I’ve never really been much of a hacker, I much prefer to think my projects through entirely and plan them out on pen and paper before starting to write any code. As such I’ve never really had much interest in a hackathon. With a bit of apprehension then I participated in my first one over the weekend.
The particular event was NASA Space Apps, where NASA provide lots of data and offer challenges related to modelling certain natural phenomena, providing data visualisation, or prototype hardware tools that fit a particular niche. I was working with some friends who wanted a bit more freedom and so we choose the challenge that allows you to do whatever you want, at the expense of not being eligible for the grand prize.
As my friends are interested in game development they wanted to make a procedurally generated space exploration game, loosely based on No Man’s Sky. I had no experience whatsoever with game dev so was skeptical if I could bring anything to the group but decided to go along to try something new. Over the course of the weekend I learnt a lot about game dev, especially procedurally generating content, which wasn’t actually that foreign to me as I do a fair bit of stochastic simulation in my day job. I quite like procedurally generated games, since, provided the underlying mechanics are well designed, the game world feels organic and immersive, particularly in contrast to AAA games where you can tell the game designer has just put a few corridors filled with generic bad guys to separate boss fights / cutscenes / general exposition.
We used Python for the primary reason that it’s so easy to get something basic up and running, with
pygame providing the game engine and
Box2D the physics. To split up the tasks, we formed the game out of three sections:
- Exploring a solar system
- Landing on a planet
- Planet exploration
Exploring the solar system involves an Asteroids like game, where you dodge asteroids and navigate to planets that are orbiting a star, each potentially having their own moons.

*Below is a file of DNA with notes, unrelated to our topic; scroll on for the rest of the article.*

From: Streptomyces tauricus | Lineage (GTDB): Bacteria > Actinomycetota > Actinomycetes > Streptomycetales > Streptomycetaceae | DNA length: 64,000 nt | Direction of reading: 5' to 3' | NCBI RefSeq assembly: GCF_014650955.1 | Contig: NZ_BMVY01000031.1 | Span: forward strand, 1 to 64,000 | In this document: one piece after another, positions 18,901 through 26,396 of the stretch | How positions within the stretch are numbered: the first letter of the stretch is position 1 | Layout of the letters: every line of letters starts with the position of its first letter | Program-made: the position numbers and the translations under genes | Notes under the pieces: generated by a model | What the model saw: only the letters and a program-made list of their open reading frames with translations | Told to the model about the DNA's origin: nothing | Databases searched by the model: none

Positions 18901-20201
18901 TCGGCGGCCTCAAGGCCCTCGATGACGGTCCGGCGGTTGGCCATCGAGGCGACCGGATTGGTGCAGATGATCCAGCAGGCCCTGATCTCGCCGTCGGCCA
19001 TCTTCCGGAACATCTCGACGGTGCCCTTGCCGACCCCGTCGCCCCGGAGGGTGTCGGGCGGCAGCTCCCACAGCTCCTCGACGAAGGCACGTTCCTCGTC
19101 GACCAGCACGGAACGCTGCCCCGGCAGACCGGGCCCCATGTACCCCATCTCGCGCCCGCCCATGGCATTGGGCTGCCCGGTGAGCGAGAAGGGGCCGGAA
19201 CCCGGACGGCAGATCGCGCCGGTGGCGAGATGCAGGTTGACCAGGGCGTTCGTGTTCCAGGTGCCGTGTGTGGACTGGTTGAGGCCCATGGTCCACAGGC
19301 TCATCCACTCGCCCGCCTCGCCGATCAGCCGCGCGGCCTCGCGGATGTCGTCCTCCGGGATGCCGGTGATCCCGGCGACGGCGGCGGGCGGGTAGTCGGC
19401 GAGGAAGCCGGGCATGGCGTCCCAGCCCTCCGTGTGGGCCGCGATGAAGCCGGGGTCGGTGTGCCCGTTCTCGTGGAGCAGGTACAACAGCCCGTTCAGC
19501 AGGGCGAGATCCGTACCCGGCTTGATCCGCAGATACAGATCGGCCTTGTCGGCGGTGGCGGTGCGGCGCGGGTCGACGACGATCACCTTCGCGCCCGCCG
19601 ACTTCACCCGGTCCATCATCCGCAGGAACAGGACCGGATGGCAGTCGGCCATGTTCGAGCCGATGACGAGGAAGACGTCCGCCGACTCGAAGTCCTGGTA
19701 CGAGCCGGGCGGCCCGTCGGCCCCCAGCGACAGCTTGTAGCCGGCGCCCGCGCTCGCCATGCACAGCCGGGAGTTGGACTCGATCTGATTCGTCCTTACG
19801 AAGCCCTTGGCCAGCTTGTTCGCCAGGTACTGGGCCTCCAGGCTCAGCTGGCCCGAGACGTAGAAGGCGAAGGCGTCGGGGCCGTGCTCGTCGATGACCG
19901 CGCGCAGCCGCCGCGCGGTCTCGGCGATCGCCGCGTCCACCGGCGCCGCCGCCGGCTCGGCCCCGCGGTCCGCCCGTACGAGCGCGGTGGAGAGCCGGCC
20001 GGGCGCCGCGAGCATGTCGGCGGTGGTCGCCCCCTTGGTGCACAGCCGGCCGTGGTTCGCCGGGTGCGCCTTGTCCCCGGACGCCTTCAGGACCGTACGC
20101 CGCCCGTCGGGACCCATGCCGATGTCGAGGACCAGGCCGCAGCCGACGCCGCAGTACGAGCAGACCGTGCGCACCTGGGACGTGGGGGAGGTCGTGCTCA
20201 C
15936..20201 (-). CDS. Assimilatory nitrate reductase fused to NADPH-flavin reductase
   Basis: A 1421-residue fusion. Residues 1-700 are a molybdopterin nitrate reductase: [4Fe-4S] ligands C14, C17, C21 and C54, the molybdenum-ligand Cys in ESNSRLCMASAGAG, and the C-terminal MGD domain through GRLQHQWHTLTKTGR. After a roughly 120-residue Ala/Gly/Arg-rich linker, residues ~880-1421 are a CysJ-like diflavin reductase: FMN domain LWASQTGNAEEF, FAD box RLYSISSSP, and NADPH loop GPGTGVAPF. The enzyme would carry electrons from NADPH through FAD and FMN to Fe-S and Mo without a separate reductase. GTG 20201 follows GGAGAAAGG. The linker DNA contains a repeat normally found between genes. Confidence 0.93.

Once you touch a planet or moon, the game jumps to the landing stage, which is reminiscent of Lunar Lander style games, where you have to safely control your craft down onto the planet surface.
Once a successful landing had been completed, the game skips to a 2D platformer, where you control the astronaut exploring the planet. This stage is the part I worked on, with a friend doing the terrain generation while I did little bits here and there, such as controlling the astronaut and adding craters to the environment.
The overall aim of the game is to find a planet that is suitable for sustained life, i.e. one that meets the following requirements:
- Sufficient oxygen in the air
- Values of gravity that humans can cope with
- Liveable temperatures
- The existence of water
Since the game is procedurally generated it can take a while until a suitable planet is found, particularly because there’s no guarantee that a suitable planet exists in each solar system. Furthermore, there are 6 main planet archetypes, such as Earth style ones, ice, desert, rock, gas giant, and other. Each of these have their own unique appearance (the guy who worked on the planet exploration visuals did a great job) in addition to different distributions for the above resources. I.e. a desert planet is not likely to contain water. When you land on a planet these values (oxygen %, gravity value, existence of water, temperature) are not known but become revealed to the player the longer they spend in the planet. You can jump back into the lander to go back up to the space exploration level at any point to find another planet.
Another aspect to the game is managing three resources:
Fuel gets depleted as you use your boosters in both the main space exploration stage and the lander stage, and is also used by your jetpack during the planet exploration minigame. Health gets reduced by colliding with asteroids during space exploration and upon any contact above a certain speed with the ground during the landing stage. Both of these resources get replenished during the planet exploration in the form of random pick-ups dotted around the environment. The final resource, oxygen, is the opposite, as it gets depleted just from spending time on a new planet, but if you retreat back up to your main spaceship it will replenish.
Overall, I’m pleasantly surprised with the progress we made in just over a day. The game is playable, with the procedurally generated content helping replayability, and the art design is very good, particularly during the planet exploration stage. We actually won the user’s prize for best project which was a bit of a surprise, as the game doesn’t exactly fill any real world niches. If we had more time we’d add more content, particularly during the planet exploration stage, allowing the user to mine a planet for its natural resources while dealing with hostile aliens.
All of our code is available on Github, along with instructions for installing the game. We didn’t have time to provide a portable binary wrapper, but installing the required dependencies in a virtual environment doesn’t take long and is relatively hassle free. Please feel free to provide feedback on github, we probably won’t put too much more effort into it but are always interested to hear what others think.